What is a two-year degree called?

A two-year degree is called an associate degree and is applicable for jobs that call for a specific associate degree or that call for “some college.” It is also called a community college degree, though more and more four-year schools are offering an associate degree as an option, especially as an online degree. There are many types of associate degrees, but all can be completed in just two years. Some require a cooperative learning experience or an internship. 

Many of the associate degrees offered by community colleges in the traditional on-campus setting are also on offer in digital form, with staff drawn from the same teaching pool as the on-campus classes. This type of program can be a boon to students with other demands on their time who can recognize the importance of a due date and portion their time management wisely. 

What jobs only require two years of college?

The gold standard of associate degree based careers is a registered nurse or RN. Any job requiring “some college” would be thrilled to hire an applicant who meets the requirement with their experience with an associate degree in their area of expertise. As mentioned elsewhere in the article, air traffic controllers and computer technicians are two well-compensated jobs that require only an associate degree to start. Other careers include accounting clerk, certified child care worker, and engineering technologist. One would be foolish to overlook the excellent employment opportunities available to those with “some college or an associate degree” in the public sector. These jobs, while often requiring exams for entry, offer employment protections and benefits. Working for a city, state, or the federal government can offer opportunities for advancement as well as career security that some people prefer to careers with a private employer or even working for themselves.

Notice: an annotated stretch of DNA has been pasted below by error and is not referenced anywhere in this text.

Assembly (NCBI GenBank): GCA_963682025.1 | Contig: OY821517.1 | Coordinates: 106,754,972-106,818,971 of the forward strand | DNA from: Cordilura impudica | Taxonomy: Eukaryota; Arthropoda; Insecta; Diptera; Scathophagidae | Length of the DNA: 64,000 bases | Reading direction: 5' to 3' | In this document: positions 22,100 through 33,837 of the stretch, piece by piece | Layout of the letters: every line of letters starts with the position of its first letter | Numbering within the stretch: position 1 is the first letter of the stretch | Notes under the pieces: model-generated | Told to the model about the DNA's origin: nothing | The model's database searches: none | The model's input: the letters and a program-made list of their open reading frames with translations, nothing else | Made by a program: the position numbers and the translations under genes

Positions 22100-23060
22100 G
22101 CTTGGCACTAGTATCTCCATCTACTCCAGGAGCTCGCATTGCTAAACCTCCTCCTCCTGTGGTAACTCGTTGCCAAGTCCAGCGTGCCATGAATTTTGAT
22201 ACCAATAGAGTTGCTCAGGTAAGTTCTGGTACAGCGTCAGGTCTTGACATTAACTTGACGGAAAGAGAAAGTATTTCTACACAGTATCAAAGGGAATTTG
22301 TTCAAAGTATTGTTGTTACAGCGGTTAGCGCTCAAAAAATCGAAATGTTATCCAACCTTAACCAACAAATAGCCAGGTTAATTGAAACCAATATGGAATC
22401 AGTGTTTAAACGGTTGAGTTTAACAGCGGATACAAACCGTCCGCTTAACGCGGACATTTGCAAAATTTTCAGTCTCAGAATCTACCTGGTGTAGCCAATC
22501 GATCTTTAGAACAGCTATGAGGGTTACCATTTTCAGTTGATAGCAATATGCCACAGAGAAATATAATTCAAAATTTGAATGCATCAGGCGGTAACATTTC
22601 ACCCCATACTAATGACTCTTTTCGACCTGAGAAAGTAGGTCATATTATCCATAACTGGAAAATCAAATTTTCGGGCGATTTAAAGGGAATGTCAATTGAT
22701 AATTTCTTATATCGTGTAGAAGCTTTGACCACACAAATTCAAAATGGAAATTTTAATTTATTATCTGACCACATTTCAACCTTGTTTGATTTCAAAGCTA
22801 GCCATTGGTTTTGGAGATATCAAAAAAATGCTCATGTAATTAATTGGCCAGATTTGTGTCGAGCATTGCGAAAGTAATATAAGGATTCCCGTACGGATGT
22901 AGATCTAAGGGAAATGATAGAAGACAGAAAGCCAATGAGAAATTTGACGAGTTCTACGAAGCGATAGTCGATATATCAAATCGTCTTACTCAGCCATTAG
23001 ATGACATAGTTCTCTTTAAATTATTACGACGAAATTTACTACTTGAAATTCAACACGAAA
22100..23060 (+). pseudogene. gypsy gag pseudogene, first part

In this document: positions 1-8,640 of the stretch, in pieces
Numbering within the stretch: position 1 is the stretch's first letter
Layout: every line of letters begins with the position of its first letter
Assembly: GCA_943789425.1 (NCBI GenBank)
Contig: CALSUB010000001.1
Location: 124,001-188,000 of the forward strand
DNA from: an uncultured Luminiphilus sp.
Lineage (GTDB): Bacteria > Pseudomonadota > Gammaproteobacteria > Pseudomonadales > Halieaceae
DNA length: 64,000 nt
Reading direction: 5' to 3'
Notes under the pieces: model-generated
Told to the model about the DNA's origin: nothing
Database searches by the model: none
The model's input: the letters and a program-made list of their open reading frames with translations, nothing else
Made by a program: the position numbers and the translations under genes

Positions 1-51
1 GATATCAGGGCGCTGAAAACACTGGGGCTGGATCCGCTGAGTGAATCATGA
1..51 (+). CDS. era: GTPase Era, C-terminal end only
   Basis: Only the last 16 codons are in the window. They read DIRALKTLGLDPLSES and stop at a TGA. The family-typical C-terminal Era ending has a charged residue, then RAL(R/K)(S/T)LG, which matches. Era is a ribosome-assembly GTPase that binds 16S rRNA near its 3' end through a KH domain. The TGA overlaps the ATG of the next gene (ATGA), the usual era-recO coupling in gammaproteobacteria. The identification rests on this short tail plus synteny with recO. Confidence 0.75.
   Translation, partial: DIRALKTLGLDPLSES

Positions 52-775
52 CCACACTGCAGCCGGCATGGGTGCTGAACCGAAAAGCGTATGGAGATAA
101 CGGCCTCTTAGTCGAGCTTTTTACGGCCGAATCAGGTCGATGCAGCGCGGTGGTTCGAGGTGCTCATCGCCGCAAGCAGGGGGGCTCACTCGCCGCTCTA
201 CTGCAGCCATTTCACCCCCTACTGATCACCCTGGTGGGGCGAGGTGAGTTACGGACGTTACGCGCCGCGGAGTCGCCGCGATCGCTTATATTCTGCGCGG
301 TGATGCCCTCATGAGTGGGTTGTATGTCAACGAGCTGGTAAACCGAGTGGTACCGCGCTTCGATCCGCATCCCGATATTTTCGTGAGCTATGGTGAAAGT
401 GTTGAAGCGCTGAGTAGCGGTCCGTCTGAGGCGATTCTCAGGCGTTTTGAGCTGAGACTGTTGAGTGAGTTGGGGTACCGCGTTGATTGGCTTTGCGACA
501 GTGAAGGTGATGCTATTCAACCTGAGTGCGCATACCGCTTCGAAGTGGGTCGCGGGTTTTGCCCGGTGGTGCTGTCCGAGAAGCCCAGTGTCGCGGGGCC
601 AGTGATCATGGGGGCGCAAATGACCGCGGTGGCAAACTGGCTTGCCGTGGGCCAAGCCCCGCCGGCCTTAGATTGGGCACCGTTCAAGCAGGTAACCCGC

What associate degree majors pay well?

Computer science and nursing both pay exceptionally well at the associate level if the student has an aptitude for it. Fine arts and psychology are two relatively uncomplicated majors (again, assuming aptitude for the field) that can lead to well compensated work in any number of fields, such as a career at a bank or an insurance agency. An associate degree in English can be the kickoff for a job of copywriting or editing or any number of clerical tasks. An associate degree in early childhood education can provide steady work in an essential field, assuming one can handle the demands of classroom management. A business administration associates or a two-year degree in accounting can also be a foot in the door for reliable employment. 

A brief search into available positions will show how jobs that require the two-year accounting degree pay significantly greater than those with lower requirements. The US Bureau of Labor Statistics is a great place to begin searching, when thinking about the future value of a specific degree and career path.

What is the most useful associate degree?